guy-reading-labelProving the origin, authenticity and quality of food and beverage products is big business.  Adulteration and fraudulent labeling of a foodstuff’s origin costs the global food industry an estimated $10 to $15 billion per year.

Food and beverage fraud and adulteration is not a new phenomenon. In Europe during the Middle Ages, high value imported spices were often combined with cheap substitutes such as ground nutshells, seeds, juniper berries and sometimes even stones and dust. During the 18th and 19th centuries in the United States, milk was often watered down and coloured with chalk or plaster, which were also used to bulk up flour. Lead was added to wine and beer, and coffee, tea and spices were mixed with dirt, sand or other leaves. In London in the 19th Century, preserved fruit and vegetables were artificially coloured with copper salts to improve their appearance and apparent value for consumers.1

In recent times, there have been cases of road salt being sold as food salt, farmed fish being promoted as freshly caught and of course the much‐publicised scandal of horsemeat being sold as beef.2  More seriously, the addition of melamine to milk and infant milk powder to falsely boost its apparent protein content in China in 2008 resulted in the death of six infants, hospitalization of 54,000 babies and an estimated 300,000 children affected in total.3

Apart from food safety, fraudulent activities also impact on food and beverage brand confidence, company reputation and the market economy. Detecting and preventing food and beverage fraud requires a reliable, cost-effective analytical process, based on effective analytical technologies that are able to provide the required sensitivity, selectivity and accuracy.

Applying Isotope Ratio Mass Spectrometry (IRMS) to Food and Beverage Fraud Identification

One particularly effective approach for food and beverage fraud testing is to use stable isotope measurements, because stable isotopes can differentiate between food and beverage samples which otherwise share identical chemical compositions. The ratios of certain isotopes, notably those of hydrogen, carbon, nitrogen, oxygen and sulphur, in food samples provide a fingerprint which can be used to identify with certainty where a particular food originates from and/or whether the food has been adulterated with cheaper ingredients.

Applications where stable isotope ratio analysis, using an elemental analysis system coupled with isotope ratio mass spectrometry (EA-IRMS) has been successfully applied to food authenticity testing include detecting adulteration of honey, proving the provenance of wine and differentiating organic and non-organic grown vegetables .

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Targeting Tequila

As well as EA-IRMS, GC-IRMS, using a suitable interface between the GC and IRMS instruments, is a highly effective technique for some origin and authenticity applications. In an interesting application developed by my colleague, Dr. Dieter Juchelka, at the Thermo Fisher Scientific Mass Spectrometry Center of Excellence in Bremen, Germany, GC-IRMS was applied to proving the geographical origin of tequila.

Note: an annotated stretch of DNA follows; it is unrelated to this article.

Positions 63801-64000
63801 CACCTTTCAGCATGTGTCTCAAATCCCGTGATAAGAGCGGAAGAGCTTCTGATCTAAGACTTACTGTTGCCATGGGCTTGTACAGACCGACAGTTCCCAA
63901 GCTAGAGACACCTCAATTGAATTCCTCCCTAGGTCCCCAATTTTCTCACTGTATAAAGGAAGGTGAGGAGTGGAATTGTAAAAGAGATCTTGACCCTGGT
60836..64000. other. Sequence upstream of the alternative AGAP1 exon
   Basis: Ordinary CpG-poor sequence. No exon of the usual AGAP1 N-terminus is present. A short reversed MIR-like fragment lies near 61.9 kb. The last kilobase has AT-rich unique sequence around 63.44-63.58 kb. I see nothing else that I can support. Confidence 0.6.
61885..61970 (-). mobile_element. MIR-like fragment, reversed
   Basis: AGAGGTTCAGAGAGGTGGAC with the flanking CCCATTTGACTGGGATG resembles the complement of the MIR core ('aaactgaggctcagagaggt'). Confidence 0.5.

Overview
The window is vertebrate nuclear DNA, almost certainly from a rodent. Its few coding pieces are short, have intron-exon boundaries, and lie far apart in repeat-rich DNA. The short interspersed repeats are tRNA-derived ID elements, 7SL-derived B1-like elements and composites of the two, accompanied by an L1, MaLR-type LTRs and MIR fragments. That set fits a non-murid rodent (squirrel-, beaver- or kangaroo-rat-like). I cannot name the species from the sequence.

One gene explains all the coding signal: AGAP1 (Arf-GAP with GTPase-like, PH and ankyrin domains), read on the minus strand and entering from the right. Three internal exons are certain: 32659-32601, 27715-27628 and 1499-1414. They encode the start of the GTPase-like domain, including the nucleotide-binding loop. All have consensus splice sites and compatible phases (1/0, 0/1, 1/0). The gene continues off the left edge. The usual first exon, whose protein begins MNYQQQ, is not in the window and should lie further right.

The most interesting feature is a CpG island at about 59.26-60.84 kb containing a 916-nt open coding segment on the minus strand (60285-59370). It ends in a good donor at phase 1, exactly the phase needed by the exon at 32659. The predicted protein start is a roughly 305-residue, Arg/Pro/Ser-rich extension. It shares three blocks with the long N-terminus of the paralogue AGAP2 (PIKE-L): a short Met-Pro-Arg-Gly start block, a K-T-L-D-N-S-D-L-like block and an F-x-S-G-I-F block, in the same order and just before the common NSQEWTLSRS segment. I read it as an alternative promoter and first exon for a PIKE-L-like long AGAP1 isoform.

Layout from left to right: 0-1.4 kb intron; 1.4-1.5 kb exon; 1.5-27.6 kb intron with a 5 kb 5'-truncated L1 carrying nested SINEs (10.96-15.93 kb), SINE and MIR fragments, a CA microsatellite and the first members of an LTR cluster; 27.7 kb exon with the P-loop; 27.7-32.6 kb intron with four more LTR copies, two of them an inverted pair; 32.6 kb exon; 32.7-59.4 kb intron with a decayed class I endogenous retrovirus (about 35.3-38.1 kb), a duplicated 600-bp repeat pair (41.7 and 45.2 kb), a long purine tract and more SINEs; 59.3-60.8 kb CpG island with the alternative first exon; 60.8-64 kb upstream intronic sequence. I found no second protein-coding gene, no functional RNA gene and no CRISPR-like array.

Agave tequilana is a native plant of the Jalisco region in Mexico and forms an important economic product due to its use as a base ingredient in tequila. The agave tequilana plant is used because of its high sugar (mainly fructose) content. It is photosynthetically part of the C4 plant group, which means that it has a unique carbon isotope fingerprint of -8‰ to -14‰. During the growth of all plants, biosynthesis of organic molecules by the plant uses water that comes mainly from rainfall. Tequila is produced exclusively in 5 areas of Mexico: Jalisco, Nayarit, Michoacan, Guanajuato and Tamaulipas, and the oxygen (and hydrogen) isotope fingerprints of the agave tequilana plant is primarily generated by the relative proportion of these isotopes in the rainwater in those regions. The composition of these isotopes therefore provides a geographical tool for ascertaining the origin of the tequila. The figure below shows an example of carbon and oxygen isotope measurements on various tequila samples, measured using the Thermo Scientific™ GC IsoLink™ II Interface for GC-IRMS.


Click to enlarge

The above figure clearly isolates genuine tequila from lower grade commercial tequila as well as identifying samples which have been blended with sugar cane extracts.

As this article has shown, isotope ratio mass spectrometry combined with either an elemental analyser (such as the Flash™ Series) or gas chromatography provides a powerful solution for detecting and combating food and beverage fraud. If you’d like to learn more about what these technologies can do for your food testing needs, take a look at our Food Authenticity and Labeling web pages and to browse application notes, scientific posters and webinars visit our dedicated food integrity webpage.

Thermo Scientific offers a wide range of other analytical solutions to help you achieve your food safety, authenticity and QA/QC objectives. If you have any questions about methods, workflows or products for these application areas, from trace elemental analysis and chromatography to organic elemental analysis and high resolution mass spectrometry, just let us know via the comments box below.